David Gates: too bad. i've been overwhelmingly impressed with his recent concerts, purely in terms of the music. he doesn't generally talk a lot to the crowd, probably because he doesn't have much to say, and because he's very much concentrated on the music.  think he wants and expects his audiences to focus on the music and not him as a personality. he talks about wanting to move people emotionally, and it's a shame it didn't work for you. you might give him another shot. he's starting a tour again in october.

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Beverly, MA: During your time in his presence, was he approached by any one? How does he deal with the 'ohmygodyourebobdylan!' people?

David Gates: no, we were well isolated in that room.  haven't been with him in public, so  don't know how he deals with that.

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Providence, RI: Did he make any reference to the new technologies, i.e., mp3, sacd, etc? Does he find these things as good or bad for him as an artist or performer?

David Gates: no,  don't think he's too interested in the details of technology.

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San Diego, CA: I've heard from others around him that his personal hygiene is lacking, to say the least ... i.e. long dirty fingernails, bad B.O., etc. Was he a clean man?

David Gates: yeah, all the times i've seen him. he had on a white t shirt, and it WAS white. not so easy, as  know from experience.

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Minneapolis, MN: Dylan must be constantly asked for interviews. How did you get so lucky? Why Newsweek?

David Gates: long story. part of it, i'm sure, had to do with our previous cover. "lucky" is the word.

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Singapore: Hello Mr Gates, I enjoyed your interview and article very much. Thanks. One early reaction to the book, or at least the extract, seems to be: "Wow, this sounds like a regular guy. Nothing terribly cryptic or unfathomable a la Tarantula even if he's left a few big gaps in the narrative on subjects everyone was interested in." Did you get any sense in your interview that perhaps this surprising plain-spoken writing style was yet another example of Bob Dylan going out of his way confound expectations? Also, was there anything in your interview that was completely "off the record". (If indeed you are able to answer that question in the light of the secrecy over the motel location.)

David Gates: no, he said nothing off the record.  don't think the book was about confounding expectations— think he simply wanted to look back and tell some of his story.

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Long Island, NY: Hi David. My name is Tom. Some say Bob Dylan is 5'5". Others say he is closer to 5'10". What was your impression? Thanks in advance.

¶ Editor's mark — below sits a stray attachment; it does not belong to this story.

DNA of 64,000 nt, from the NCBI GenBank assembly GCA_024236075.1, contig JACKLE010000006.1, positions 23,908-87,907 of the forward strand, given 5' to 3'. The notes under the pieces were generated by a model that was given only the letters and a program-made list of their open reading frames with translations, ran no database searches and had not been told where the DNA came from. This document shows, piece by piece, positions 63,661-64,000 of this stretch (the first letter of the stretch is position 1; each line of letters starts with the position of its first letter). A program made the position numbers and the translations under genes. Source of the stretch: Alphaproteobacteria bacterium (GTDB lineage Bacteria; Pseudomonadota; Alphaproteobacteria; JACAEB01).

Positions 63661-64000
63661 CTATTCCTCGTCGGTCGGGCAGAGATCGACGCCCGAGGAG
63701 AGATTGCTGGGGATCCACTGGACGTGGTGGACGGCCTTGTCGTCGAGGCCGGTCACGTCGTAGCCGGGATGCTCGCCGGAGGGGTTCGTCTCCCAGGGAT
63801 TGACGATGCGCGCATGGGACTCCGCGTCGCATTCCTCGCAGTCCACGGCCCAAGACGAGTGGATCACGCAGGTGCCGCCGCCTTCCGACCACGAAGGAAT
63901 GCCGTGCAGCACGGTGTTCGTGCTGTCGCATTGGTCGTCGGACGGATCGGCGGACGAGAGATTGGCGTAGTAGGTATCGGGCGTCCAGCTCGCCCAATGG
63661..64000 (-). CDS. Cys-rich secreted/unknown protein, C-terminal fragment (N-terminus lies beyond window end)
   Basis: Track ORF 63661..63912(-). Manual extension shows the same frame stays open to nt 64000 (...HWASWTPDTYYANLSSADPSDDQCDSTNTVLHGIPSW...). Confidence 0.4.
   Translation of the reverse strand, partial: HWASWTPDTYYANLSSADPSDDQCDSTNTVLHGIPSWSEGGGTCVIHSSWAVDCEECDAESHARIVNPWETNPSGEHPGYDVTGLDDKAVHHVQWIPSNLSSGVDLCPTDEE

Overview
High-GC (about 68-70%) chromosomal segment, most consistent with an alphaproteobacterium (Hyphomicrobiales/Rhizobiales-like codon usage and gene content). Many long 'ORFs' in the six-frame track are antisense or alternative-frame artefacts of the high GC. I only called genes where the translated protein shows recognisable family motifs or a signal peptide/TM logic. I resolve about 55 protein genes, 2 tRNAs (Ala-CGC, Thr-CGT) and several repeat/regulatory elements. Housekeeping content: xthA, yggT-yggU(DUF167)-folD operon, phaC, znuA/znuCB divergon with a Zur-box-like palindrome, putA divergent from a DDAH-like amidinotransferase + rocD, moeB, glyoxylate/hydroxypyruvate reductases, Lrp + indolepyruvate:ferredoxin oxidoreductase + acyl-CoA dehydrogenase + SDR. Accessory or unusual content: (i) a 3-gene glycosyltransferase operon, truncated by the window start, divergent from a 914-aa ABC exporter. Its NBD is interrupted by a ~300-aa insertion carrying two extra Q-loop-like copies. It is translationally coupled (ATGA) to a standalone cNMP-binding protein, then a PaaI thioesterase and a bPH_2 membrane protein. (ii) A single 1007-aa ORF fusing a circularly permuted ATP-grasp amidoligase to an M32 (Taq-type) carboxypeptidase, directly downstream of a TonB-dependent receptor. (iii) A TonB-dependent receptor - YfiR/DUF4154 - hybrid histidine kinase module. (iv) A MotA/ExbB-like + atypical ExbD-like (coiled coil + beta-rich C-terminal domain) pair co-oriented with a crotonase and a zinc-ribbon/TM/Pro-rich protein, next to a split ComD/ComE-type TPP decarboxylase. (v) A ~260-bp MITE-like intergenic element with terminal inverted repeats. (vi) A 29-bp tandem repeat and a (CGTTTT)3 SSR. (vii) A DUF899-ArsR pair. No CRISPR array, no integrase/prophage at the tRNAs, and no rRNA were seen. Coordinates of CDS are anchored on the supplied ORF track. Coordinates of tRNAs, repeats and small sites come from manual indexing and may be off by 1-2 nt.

David Gates: hmm. five eight? five nine? maybe five seven? he's not tiny, and he's shorter than  am (5-11).

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Chicago, IL : Dylan says he experienced an artistic dry spell between the time of Woodstock and the release of "Time Out Of Mind." How, then, does he rate such highly regarded works as "Blood On The Tracks" and "Slow Train Coming?"

David Gates: he didn't talk specifically about them. but since he often does older songs in concert,  assume he's not as dismissive as he might have seemed to be. they're great albums, and i'm sure he must know that.

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Portland, OR: How do you think Dylan's music has influenced and impacted the culture and music of today?

David Gates: e impact is huge,  think, beyond what we can recognize right now. just in terms of music, as far as  know he was the first to make art songs out of rock and roll—which is now what just about every serious band does. that alone is pretty staggering.

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New York, NY: When you met Dylan in that motel room, did he seem eager to talk to you or was he uncomfortable? If you recall in "Don't Look Back," Dylan dressed down a writer from Time magazine I believe. And he didn't have kind words to say about Time and NEWSWEEK.

David Gates: yeah, but that was many years ago. he seemed very glad to talk, and very comfortable. of course we'd had a good interaction seven years ago, so that helped.

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Knoxville, TN: I have been a devotee of Dylan's since 1965, when I was 15. I related to him. He was Jewish from a small town in the Midwest and I was Jewish from a small town in the South. I was crushed when he became Christian. In recent years I've heard he's a Jew again. Is this true?

David Gates: that's what you hear, but we didn't talk about it.

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East Brunswick, NJ: Hi. Does Bob have a certain charisma that is unique to him from your experiences interviewing other people?